Suit Brings Changes at Oregon State Hospital

From the Oregonian, October 28, 2004
Archived at The Carter Center

The Oregon State Hospital has agreed to pay $200,000 to the family of a patient who died in 2001 when a group of hospital workers tackled him after a disagreement over soda pop, then tied him to a restraint bed while he was unconscious.

Workers eventually noticed that Ben Bartow, 41, was not breathing and tried to revive him. The state medical examiner determined that he died of a heart attack caused by the struggle.

The amount for the two claims of negligence in Bartow’s death is the maximum allowed under the Oregon Tort Claim Act, which places a limit on the extent to which a public entity may be held liable. The settlement comes at a time of increased scrutiny of the state hospital.

His death “was an avoidable incident,” said Stephen J. Mathieu, an attorney for the Oregon Advocacy Center, which sued on behalf of Bartow’s family. “Oregon State Hospital staff should have intervened to prevent the escalation. But because of the overcrowding and understaffing, staff were unable to pay as much attention to the warning signs as they should have.”

Mathieu said Wednesday that several employees who restrained Bartow testified in depositions that they’d never heard the term “positional asphyxiation.” In fact, when Bartow screamed that he couldn’t breathe, they assumed that because he could scream, he could, in fact, breathe.

That “fatal error” led to Bartow’s death, Mathieu said.

A Justice Department spokesman, Kevin Neely, said the hospital admitted no wrongdoing in settling the case. After Bartow’s death, he said, the hospital installed defibrillators on wards, updated restraint training to include information on positional asphyxia and instructed workers on how to de-escalate situations rather than use physical restraint.

Bartow was supposed to drink only one caffeinated beverage per day. On Aug. 11, 2001, he sneaked two.

According to the lawsuit, a psychiatric aide told Bartow that because he had broken the rule, he would lose his soda pop privileges the following day. When two patients returned to the ward after the next day’s “pop run,” the same psychiatric aide commented loudly that Bartow, who suffered from paranoid schizophrenia, would not receive a soda.

Bartow became agitated and exchanged words with the worker. Soon, the workers and Bartow squared off.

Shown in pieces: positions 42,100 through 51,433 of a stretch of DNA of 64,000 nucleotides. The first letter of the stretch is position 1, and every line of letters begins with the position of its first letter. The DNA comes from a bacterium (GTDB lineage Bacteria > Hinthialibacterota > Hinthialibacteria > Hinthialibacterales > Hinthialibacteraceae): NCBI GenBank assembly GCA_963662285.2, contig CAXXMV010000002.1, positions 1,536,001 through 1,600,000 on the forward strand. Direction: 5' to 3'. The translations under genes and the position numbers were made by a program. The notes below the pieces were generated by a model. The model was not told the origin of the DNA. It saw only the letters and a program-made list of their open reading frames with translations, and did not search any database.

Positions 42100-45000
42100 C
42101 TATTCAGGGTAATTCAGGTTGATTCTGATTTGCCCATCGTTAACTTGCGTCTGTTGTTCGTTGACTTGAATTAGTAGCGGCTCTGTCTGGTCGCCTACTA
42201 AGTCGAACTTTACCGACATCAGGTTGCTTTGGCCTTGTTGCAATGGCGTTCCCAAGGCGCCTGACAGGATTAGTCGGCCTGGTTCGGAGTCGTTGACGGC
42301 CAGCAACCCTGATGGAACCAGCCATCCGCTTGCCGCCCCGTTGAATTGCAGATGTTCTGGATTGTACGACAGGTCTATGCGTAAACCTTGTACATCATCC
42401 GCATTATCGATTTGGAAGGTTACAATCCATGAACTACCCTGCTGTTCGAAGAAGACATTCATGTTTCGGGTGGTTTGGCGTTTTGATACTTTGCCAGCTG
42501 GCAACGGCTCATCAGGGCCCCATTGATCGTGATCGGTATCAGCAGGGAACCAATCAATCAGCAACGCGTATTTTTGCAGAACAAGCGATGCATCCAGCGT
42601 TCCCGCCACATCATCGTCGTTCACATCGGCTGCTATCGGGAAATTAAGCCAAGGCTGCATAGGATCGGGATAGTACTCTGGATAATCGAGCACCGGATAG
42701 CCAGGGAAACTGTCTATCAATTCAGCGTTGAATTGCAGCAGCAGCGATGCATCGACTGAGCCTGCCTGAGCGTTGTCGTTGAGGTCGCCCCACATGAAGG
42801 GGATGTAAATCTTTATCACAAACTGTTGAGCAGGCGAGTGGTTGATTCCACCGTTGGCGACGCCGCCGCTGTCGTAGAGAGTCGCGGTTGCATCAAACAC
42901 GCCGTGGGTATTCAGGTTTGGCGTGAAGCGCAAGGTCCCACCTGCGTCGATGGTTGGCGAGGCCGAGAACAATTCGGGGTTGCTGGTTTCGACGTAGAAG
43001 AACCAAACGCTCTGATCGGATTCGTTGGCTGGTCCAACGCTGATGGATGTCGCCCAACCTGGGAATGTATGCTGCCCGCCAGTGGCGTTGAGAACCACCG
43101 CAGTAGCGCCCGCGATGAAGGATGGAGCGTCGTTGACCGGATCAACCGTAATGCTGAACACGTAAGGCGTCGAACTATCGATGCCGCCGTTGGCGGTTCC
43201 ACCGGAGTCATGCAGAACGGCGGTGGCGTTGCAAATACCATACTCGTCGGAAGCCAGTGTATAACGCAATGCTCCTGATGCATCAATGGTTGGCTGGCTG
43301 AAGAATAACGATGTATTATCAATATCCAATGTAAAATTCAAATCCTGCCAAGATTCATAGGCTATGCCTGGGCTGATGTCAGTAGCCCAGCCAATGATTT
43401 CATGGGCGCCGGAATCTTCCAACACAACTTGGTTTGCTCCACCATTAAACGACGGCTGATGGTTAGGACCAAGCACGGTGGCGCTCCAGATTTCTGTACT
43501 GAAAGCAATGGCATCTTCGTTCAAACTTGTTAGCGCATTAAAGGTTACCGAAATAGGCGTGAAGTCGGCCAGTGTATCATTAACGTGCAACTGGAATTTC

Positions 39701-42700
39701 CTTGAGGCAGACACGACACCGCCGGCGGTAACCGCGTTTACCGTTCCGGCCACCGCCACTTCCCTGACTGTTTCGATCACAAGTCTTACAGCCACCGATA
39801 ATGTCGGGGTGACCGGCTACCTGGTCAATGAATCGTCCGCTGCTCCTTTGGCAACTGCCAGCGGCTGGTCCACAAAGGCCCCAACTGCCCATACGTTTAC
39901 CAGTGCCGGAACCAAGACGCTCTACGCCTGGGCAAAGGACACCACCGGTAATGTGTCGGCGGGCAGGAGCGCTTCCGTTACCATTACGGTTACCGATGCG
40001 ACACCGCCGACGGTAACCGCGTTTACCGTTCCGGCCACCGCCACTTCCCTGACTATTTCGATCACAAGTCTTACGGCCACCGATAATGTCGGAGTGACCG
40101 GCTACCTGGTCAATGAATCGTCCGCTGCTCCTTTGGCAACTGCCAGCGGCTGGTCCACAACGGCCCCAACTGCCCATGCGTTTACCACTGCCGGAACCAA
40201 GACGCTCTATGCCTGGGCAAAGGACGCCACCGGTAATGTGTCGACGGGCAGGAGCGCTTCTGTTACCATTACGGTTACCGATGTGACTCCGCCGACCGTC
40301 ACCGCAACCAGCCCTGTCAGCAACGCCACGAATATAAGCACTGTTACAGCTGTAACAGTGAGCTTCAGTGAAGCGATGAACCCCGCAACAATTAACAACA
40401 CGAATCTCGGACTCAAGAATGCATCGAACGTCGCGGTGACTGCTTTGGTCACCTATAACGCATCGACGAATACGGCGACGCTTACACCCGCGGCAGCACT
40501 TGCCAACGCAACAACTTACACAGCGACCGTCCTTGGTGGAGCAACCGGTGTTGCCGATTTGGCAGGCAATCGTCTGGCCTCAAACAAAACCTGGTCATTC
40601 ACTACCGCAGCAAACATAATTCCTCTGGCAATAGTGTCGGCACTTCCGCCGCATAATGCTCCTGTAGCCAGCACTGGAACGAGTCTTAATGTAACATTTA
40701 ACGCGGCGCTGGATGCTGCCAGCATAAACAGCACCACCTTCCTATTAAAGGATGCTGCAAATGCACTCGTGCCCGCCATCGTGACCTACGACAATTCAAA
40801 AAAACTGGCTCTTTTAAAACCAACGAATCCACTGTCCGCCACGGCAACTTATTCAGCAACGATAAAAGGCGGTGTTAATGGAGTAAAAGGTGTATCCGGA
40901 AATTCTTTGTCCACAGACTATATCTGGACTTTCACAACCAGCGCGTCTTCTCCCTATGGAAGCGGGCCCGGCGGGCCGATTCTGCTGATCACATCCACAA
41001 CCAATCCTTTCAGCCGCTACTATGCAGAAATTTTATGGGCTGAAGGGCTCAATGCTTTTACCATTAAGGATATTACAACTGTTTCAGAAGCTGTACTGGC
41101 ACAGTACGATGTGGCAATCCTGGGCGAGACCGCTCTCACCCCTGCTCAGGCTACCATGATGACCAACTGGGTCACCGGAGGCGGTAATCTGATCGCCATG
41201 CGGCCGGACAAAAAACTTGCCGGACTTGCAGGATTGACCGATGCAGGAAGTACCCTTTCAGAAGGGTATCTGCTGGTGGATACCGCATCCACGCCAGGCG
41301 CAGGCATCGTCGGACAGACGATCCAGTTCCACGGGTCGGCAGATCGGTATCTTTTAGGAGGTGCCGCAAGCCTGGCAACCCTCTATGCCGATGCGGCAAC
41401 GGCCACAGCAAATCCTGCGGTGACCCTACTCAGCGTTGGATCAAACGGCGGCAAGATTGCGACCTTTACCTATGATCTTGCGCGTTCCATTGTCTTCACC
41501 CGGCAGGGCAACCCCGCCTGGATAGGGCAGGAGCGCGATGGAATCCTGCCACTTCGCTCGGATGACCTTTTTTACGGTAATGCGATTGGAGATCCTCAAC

The lawsuit alleges that the workers called for help from other wards “without attempting to verbally or physically de-escalate this adverse interaction.

According to the complaint, at least six hospital workers formed a “dog pile” on top of Bartow. “Hands and knees were placed on Benjamin Bartow’s head, neck, extremities, shoulders, shoulder blades, hips and mid-back by six to 10, or possibly more, staff members,” the suit states.”

Lawyers, witnesses and state records indicate that other patients pleaded with staff members to let up, but workers continued, eventually injecting Bartow with tranquilizers until he went limp. Employees then placed him in steel handcuffs and ankle restraints, carried him to a seclusion room — his head dangling between his shoulders — and strapped him to the bed.

Sometime later, staff noticed that Bartow’s face was blue, that he had no pulse and he wasn’t breathing, state records show. A nurse tried to revive Bartow, using manual chest compressions and a breathing tube, but he died.

“It wasn’t just his family that was devastated. So were the patients who witnessed it,” said Bartow’s sister, Loyette, who didn’t want her last name used. “Many of them were his friends.”

Bartow, a former football player at Neah-Kah-Nie High School in Rockaway Beach, was diagnosed with paranoid schizophrenia at age 19, according to his sister. From then on, her brother was in and out of hospitals and group homes. The sounds of voices in his head often terrified him, causing him to react unpredictably.

While living in a rooming house in the Medford area in 1990, Bartow severely beat a fellow resident. He was charged with attempted murder and ultimately found guilty of assault, except for insanity. He was placed under the jurisdiction of the Psychiatric Security Review Board for 20 years.

Bartow worked as a janitor in the hospital and dreamed of owning his own cleaning service.

“The amount of money wasn’t the reason we sued,” Bartow’s sister said. “We wanted to let the hospital know that what had happened there wasn’t right and, if we could, bring about some changes for the other patients who are still there.”

In addition to the money paid to Bartow’s family, the state has agreed to discuss supplying each ward in the psychiatric hospital with a emergency crash cart to help resuscitate patients, Mathieu said.

The settlement comes days after Sen. Peter Courtney, D-Salem, said conditions inside the 121-year-old institution are so appalling that it is vulnerable to a federal lawsuit and possible takeover by the courts.

Bob Joondeph, executive director of the Oregon Advocacy Center, a watchdog agency for people with disabilities, agreed with that assessment. Joondeph said that while he believes understaffing and overcrowding played a large role in Bartow’s death, the center requested that the claim be dismissed “without prejudice” from the Bartow lawsuit, which would allow advocacy center lawyers to pursue that issue in the future.

“Sen. Courtney’s warnings about potential legal liability are real,” Joondeph said. “We’re hoping the state will move quickly to fix these problems on its own.”